Louisiana woman refused abortion despite fatal fetal abnormality to travel to North Carolina | Abortion

A speaker Louisiana A woman carrying a skullless fetus that would die almost immediately after birth has cemented her intention to travel to North Carolina to terminate her pregnancy, she said Friday.

Nancy Davis36, was faced with the choice of carrying the fetus to term or traveling to multiple states for an abortion after saying her local doctor would not perform the procedure amid confusion over whether the ban on the Abortion by the state prohibited it.

Standing on the steps of the Louisiana Capitol in his hometown of Baton Rouge, Davis announced his trip would take place next week. The trip is funded by over $30,000 in donations raised through an online platform GoFundMe campaign which was launched after going public with its fate earlier this month.

Her attorney, prominent civil rights attorney Ben Crump, also called on Louisiana lawmakers to at least clarify the wording of their abortion ban — or repeal it altogether — to prevent anyone from scamming. other to go through what Davis and his family have gone through over the past few years. weeks. He said state Governor John Bel Edwards should call a special legislative session ahead of the one due to begin in April next year to do so if necessary.

“Louisiana lawmakers have inflicted indescribable pain, emotional damage and physical risk on this beautiful mother,” Crump said, pointing to Davis, who was joined Friday by her partner, Shedric Cole, their young daughter and her parents. two stepchildren. “They replaced care with confusion, privacy with politics, and options with ideology.

“Ms. Davis was among the first women to be caught in this crosshairs of confusion due to Louisiana’s rush to restrict abortion. But she won’t be the last.

Louisiana is among the US states that have banned abortion with very few exceptions following the US Supreme Court’s decision in June to strike down nationwide abortion rights that were in place since the 1973 decision in Roe v Wade.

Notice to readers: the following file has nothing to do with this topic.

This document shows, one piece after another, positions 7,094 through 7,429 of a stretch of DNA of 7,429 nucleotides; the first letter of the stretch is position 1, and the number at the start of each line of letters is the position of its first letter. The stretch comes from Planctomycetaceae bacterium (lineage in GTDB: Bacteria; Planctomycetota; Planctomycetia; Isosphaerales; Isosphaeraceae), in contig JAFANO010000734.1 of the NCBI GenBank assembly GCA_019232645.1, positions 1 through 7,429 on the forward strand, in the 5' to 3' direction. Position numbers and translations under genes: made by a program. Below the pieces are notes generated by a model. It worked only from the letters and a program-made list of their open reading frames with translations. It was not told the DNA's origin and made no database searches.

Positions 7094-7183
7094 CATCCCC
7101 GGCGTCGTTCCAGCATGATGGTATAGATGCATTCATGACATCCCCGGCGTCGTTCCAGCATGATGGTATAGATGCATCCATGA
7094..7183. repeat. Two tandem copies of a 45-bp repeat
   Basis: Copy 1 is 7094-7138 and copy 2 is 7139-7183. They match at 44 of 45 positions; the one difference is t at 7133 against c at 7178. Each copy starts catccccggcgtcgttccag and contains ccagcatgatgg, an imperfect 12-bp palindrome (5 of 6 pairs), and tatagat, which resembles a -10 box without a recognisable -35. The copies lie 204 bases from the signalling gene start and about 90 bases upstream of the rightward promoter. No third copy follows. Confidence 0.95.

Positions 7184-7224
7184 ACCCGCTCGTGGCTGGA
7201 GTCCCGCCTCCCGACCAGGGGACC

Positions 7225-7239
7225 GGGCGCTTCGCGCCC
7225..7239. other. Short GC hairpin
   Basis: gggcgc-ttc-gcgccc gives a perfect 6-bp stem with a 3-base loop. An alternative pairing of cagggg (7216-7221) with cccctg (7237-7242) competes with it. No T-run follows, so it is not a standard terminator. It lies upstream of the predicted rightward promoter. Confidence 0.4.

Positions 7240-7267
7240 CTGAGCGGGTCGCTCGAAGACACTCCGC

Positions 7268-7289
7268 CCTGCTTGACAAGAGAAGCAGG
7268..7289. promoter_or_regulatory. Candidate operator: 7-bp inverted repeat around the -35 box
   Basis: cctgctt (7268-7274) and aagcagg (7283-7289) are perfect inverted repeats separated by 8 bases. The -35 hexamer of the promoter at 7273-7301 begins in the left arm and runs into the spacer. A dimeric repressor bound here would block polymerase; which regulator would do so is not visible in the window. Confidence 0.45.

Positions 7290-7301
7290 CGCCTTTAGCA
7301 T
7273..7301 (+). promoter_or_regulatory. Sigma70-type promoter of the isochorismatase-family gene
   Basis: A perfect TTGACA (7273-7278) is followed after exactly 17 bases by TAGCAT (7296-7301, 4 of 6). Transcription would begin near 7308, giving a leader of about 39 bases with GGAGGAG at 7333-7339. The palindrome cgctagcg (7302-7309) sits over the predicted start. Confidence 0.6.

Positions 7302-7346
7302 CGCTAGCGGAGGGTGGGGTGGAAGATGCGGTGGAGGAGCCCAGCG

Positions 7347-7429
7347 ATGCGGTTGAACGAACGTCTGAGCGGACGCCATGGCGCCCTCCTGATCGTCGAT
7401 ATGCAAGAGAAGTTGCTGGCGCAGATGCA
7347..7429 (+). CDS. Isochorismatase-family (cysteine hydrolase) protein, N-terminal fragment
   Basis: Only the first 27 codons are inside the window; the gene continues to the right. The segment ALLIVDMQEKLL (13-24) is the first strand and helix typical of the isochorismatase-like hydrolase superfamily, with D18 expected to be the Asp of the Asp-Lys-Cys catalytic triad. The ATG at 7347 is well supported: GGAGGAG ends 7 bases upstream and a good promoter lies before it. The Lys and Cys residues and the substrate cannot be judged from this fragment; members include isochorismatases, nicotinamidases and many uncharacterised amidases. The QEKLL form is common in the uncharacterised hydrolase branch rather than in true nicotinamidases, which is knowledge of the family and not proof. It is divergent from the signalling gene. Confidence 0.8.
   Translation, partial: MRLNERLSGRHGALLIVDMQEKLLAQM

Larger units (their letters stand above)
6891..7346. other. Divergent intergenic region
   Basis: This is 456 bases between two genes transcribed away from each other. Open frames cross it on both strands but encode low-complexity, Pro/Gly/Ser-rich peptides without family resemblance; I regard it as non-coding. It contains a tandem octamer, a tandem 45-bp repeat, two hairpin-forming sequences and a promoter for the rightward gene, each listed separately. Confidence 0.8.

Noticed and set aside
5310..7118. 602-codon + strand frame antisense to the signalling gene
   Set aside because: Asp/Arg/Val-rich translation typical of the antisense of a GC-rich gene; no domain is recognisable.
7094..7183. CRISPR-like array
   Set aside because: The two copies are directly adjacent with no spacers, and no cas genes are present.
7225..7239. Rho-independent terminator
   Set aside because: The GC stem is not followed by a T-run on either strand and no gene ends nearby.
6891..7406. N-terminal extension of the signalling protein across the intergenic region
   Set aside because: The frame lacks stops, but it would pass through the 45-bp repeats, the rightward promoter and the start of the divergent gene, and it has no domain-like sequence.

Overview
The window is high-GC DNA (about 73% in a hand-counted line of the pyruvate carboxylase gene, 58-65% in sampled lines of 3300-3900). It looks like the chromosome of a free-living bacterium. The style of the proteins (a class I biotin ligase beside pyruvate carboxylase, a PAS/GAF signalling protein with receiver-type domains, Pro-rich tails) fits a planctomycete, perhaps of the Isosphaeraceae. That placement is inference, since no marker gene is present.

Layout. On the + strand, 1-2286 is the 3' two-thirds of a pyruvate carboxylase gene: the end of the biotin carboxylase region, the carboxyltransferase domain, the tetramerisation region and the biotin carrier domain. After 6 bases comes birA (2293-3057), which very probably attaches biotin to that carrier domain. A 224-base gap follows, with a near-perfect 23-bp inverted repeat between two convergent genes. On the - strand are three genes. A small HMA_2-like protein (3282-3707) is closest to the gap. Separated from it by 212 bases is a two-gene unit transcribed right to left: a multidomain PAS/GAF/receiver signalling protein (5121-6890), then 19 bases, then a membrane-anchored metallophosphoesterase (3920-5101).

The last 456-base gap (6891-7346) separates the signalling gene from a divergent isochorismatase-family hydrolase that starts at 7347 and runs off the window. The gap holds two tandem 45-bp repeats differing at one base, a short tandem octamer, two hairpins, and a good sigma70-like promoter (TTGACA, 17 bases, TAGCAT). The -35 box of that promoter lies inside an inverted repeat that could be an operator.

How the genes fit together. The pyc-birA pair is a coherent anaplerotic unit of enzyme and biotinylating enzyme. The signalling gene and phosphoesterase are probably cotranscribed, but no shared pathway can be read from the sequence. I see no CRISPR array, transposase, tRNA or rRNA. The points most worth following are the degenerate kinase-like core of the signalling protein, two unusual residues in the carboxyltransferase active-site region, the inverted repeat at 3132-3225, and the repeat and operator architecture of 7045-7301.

Davis was around 10 weeks pregnant in late July when an ultrasound at Baton Rouge Women’s Hospital revealed that her fetus was missing the top of her skull, a rare but devastating condition known as acrania that kills bones. babies within days – even minutes – of birth. .

Because Louisiana’s list of conditions warranting an exception to the state’s abortion ban did not explicitly include acrania, hospital officials refused to terminate Davis’ pregnancy, apparently fearing that they could face jail time, costly fines and the confiscation of their operating licenses if they went through with the procedure.

“They basically said I had to carry my baby to bury my baby,” Davis remarked on Friday.

Her providers said her Medicaid insurance wouldn’t cover the procedure anyway and referred her to an abortion clinic.

Still, Louisiana abortion clinics have announced plans to leave the state amid ongoing legal battles over whether the ban can be constitutionally enforced.

After Davis went public with her story and hired Crump to help sort out her options, the state senator who drafted Louisiana’s abortion ban, Katrina Jackson, insisted the hospital for Women could have legally terminated Davis’ pregnancy. The law contains a general exception for fetuses that cannot survive outside their mother’s womb.

However, Crump said, that exception was clearly not worded in a way that gave Davis’ suppliers confidence that they could proceed without potentially being heavily penalized.

Davis instead raised money through a GoFundMe that attracted more than 1,000 donors and booked arrangements to travel with Cole, her partner, to North Carolina. This state – more than 900 miles from Baton Rouge – allows abortions up to the 20th week of pregnancy.

“The law in Louisiana is clear as mud,” Crump said. “We’re going to prepare to get out of state and trust the people who say they can perform pregnancy termination safely and without anyone going to jail.”

Cole asked the public on Friday to imagine what Davis and the rest of her family had been through since learning of their baby’s fatal diagnosis and being forced to make the decision to travel to North Carolina. to abort the baby the couple was expecting.

“It’s really complex – it’s really difficult,” Cole said. “From a distance, it’s really easy to have an opinion on something… but you don’t understand how complex it is” until you have experienced it personally.

Davis, for her part, said, “It’s not fair to me and it shouldn’t happen to any other woman.

“Being a mother begins when the baby is in the womb, not outside, [because of] the attachment and all that goes with it. As a mother, as a parent, it is my duty to have my children’s best interests at heart.

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